Consumers are still facing obstacles if they want to switch their broadband provider - despite new rules designed to ease the process, research shows.
A year ago, Ofcom, the independent regulator and competition authority for the communications industry, said that broadband suppliers must give customers a migration authorisation code (MAC) - a unique alphanumeric reference that allows phone line-based broadband users to switch provider smoothly - upon request and free-of-charge within five days of its request.
But a poll of 1,480 people who tried to change broadband provider in the past 12 months found that some providers are failing to stick to the rules.
Some 38 per cent of those questioned by YouGov for price comparison service uSwitch.com said they did not receive their MAC within five days of it being requested, and 14 per cent said the code failed to materialise at all.
That is worse than before the new rules came into force: 11 per cent of 3,090 broadband customers who switched over 12 months ago and needed a MAC to do so did not receive the code.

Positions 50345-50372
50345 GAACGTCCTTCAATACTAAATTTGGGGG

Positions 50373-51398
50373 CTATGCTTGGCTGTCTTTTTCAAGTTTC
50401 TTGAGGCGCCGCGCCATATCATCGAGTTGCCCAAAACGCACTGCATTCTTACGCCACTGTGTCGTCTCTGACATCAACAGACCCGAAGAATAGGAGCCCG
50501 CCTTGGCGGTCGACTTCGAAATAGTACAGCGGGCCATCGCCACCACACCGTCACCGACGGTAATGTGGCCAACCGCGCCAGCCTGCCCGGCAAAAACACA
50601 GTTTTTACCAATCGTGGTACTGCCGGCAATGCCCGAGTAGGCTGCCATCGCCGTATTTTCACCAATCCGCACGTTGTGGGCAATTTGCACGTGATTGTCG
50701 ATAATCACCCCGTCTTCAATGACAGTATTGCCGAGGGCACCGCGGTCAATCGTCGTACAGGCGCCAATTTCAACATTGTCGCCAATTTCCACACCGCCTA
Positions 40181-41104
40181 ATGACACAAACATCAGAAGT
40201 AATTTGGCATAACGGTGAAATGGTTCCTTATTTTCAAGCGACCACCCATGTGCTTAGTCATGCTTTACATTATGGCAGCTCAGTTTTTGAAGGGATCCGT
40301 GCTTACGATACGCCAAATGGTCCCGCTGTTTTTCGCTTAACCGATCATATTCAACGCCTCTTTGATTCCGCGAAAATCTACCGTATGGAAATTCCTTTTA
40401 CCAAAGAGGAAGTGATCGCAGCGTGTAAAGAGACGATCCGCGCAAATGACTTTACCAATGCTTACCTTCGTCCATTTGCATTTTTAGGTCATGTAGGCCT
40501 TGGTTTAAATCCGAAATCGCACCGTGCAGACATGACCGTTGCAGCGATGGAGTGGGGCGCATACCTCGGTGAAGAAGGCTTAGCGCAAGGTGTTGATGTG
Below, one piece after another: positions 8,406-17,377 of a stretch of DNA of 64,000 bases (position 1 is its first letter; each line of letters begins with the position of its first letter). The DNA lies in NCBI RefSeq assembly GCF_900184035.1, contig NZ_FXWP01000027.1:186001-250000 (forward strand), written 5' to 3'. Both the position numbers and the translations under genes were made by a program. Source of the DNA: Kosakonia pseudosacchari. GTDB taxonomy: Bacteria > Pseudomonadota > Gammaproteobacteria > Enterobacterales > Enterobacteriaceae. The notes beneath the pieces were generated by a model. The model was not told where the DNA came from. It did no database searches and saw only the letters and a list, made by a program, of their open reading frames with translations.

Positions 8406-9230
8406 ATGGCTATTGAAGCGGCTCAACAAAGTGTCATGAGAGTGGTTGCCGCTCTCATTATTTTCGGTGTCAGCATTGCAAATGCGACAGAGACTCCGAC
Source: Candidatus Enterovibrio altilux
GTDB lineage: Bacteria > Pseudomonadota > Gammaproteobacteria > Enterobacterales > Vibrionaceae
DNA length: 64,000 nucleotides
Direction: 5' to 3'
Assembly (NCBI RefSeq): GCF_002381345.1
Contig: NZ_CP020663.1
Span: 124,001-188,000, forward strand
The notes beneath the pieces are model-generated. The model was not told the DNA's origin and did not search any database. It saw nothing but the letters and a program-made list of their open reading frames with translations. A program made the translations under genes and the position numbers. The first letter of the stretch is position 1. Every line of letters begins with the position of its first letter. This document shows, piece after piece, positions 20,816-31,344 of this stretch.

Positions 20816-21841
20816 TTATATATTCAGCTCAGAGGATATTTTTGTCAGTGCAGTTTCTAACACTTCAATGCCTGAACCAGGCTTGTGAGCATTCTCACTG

Steve Weller, head of communications at uSwitch.com, said: "Despite the mandatory code of practice being introduced, providers are still dragging their heels at the customer's expense.
"MAC codes not only enable customers to move to a new broadband service quickly and smoothly, but they ensure that bills from the old supplier stop.
"They are so vital that some companies actually refuse to sign new customers up if they don't have a code."
He urged Ofcom to "come down hard" on providers who failing to meet the rules. "If this means issuing financial penalties then so be it," he said.
Ofcom said the number of MAC-related complaints had fallen from 825 in March last year to 517 last month. But it expressed concern that the rate of improvement in internet service providers (ISPs) meeting the five-day deadline for providing customers with MACs had not been maintained in recent months and said it had extended its enforcement programme for another six months.
"Ensuring that consumers are able to switch their broadband supplier quickly, easily and with minimal service disruption remains a priority for Ofcom," it said in a statement.
"Industry players should now expect that Ofcom may proceed directly to individual notifications of contravention without any further warnings where our investigation of an ISP demonstrates sufficient evidence of contravention."